According to Iraqi law, defendants have 30 days to appeal any sentence and for those facing the gallows, the appeal is automatically referred to the cassation court.
There, it will be reviewed by 12 judges, according to Mudhaffar Jaryan, a lawyer for one of the convicted men.
The EU’s powerful antitrust authority has blocked the merger of German industrial conglomerate Thyssenkrupp with Indian steel giant Tata, an expected veto that kills the deal.
“We prohibited the merger to avoid serious harm to European industrial customers and consumers,” EU competition commissioner Margrethe Vestager says in a statement.
The aim of the merger had been to create the second largest European steel company behind multinational giant ArcelorMittal and to join forces in the face of the surge of Chinese steel.
Prime Minister Benjamin Netanyahu is already under pressure over his involvement with SeaDrift, which has ties to ThyssenKrupp and plays a role in the high-profile Case 3000 investigation. That investigation has snared several close associates of Netanyahu, but not the premier himself, on suspicion that they received illicit funds as part of a massive graft scheme in the multi-billion-shekel state purchase of naval vessels and submarines from the German shipbuilder. Some have called it the largest suspected graft scandal in Israel’s history.
— with AFP
Iran’s conservative press is mocking the EU’s position on a 2015 nuclear deal abandoned by Washington, accusing Germany’s foreign minister of exhibiting both impotence and high-handedness during talks in Tehran.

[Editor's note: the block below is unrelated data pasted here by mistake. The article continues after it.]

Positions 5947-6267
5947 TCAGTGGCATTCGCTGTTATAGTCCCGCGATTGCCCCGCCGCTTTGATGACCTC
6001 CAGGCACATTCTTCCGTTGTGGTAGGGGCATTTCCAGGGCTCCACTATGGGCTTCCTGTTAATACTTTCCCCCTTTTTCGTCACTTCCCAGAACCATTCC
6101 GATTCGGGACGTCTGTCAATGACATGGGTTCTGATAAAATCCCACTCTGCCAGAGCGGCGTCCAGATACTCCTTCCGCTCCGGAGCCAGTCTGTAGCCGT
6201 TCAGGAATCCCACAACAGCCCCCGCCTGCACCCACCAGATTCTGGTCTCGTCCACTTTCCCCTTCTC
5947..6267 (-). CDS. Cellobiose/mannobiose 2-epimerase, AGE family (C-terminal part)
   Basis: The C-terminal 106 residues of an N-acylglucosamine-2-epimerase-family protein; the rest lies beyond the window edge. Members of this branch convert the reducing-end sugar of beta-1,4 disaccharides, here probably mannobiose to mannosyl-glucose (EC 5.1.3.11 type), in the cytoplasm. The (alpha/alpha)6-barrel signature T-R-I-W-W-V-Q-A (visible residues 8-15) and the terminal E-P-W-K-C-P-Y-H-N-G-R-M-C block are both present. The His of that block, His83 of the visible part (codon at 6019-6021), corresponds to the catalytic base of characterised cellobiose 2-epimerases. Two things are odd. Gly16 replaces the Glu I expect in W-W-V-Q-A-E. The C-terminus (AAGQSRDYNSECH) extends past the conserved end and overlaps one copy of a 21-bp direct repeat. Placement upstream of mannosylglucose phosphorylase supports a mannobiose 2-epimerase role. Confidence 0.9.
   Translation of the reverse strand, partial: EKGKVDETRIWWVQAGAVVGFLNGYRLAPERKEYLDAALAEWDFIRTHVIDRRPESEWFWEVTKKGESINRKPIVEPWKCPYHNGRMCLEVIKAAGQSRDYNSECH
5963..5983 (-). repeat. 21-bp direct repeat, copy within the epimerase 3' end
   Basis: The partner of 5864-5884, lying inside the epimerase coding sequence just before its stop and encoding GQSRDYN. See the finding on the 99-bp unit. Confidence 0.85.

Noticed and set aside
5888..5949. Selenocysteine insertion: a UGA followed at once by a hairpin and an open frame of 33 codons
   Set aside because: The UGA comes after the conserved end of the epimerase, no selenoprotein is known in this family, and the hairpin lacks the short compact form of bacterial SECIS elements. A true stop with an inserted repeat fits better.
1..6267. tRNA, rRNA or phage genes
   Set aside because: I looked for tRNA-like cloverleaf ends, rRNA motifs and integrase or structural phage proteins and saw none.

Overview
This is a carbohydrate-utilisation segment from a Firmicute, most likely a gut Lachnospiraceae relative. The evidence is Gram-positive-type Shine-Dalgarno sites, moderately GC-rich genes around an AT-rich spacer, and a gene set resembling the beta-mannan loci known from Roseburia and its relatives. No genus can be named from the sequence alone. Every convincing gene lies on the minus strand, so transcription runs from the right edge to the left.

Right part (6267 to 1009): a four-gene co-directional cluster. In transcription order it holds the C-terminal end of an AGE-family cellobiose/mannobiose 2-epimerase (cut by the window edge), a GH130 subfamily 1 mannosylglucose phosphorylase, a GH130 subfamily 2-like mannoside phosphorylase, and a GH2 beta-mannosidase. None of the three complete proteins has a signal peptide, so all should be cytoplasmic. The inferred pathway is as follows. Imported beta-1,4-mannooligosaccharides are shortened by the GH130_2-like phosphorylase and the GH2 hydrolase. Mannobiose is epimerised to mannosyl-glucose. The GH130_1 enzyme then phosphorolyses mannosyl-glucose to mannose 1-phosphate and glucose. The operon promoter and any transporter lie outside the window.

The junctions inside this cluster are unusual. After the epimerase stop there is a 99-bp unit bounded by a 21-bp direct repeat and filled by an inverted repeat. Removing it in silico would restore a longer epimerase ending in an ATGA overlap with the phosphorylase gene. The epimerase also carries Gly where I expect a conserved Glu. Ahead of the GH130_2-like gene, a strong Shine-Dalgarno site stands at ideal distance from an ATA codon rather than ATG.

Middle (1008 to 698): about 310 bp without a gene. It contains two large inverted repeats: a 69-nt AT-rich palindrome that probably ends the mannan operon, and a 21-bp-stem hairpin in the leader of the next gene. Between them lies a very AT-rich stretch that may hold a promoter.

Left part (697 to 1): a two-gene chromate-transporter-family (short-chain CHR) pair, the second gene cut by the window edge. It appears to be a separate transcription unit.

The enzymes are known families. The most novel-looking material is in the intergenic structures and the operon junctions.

Since US President Donald Trump quit the agreement in May last year, the European Union has repeatedly renewed its own commitment and pledged to reward Iran’s compliance with the sanctions relief promised under the deal.
But its failure to find an effective mechanism to enable its firms to continue doing business following the reimposition of US sanctions has left Tehran increasingly frustrated.
And strong criticism by the EU last month of Iran’s decision to retaliate by declaring itself no longer bound by some of its commitments has sparked further anger.
The ultra-conservative Javan newspaper has run a front-page cartoon depicting Foreign Minister Heiko Maas wearing a swastika armband, sporting a toothbrush moustache and performing a Nazi salute.
“The stinking leftovers of Nazism and fascism have manifested themselves in the spirit of the weakest Europe in history,” it says in an accompanying editorial.
The European Union “sent its envoy to Iran to say ‘Europe cannot implement without America’s approval but cannot accept Iran’s refusal to deliver on some of its commitments,'” the paper complains.
French police busted a neo-Nazi cell accused of plotting attacks on Jewish or Muslim places of worship, judicial sources tell AFP.
Five members of the group, who were “close in ideology to the neo-Nazi movement,” were charged between September and May over the alleged plot, which was still “ill-defined.” a source close to the investigation says.
The Knesset’s Finance Committee has approved a $79 million budget for the Central Elections Committee to hold the year’s second round of elections on September 17, 2019.
The budget is equivalent to that of the April elections.
A Lebanese official says a US permanent resident imprisoned for years in Iran is free and on his way to Lebanon.
The official says Nizar Zakka, a Lebanese businessman, is on a plane with the chief of Lebanon’s General Security Directorate Gen. Ibrahim Abbas and heading to the Lebanese capital.
The official spoke to The Associated Press on condition of anonymity in line with regulations.
Zakka has been imprisoned in Iran since 2015. He is one of several prisoners with either dual nationality or links to the West held in Iran. His release comes as tensions between Iran and the US remain high after President Donald Trump withdrew America from Tehran’s nuclear deal with world powers.
A group of IDF reserve soldiers have hung an LGBT pride flag at their post on the Orthodox settlement of Elon Moreh in the northern West Bank.
— סקופים רוטר.נט (@RotterNews) June 11, 2019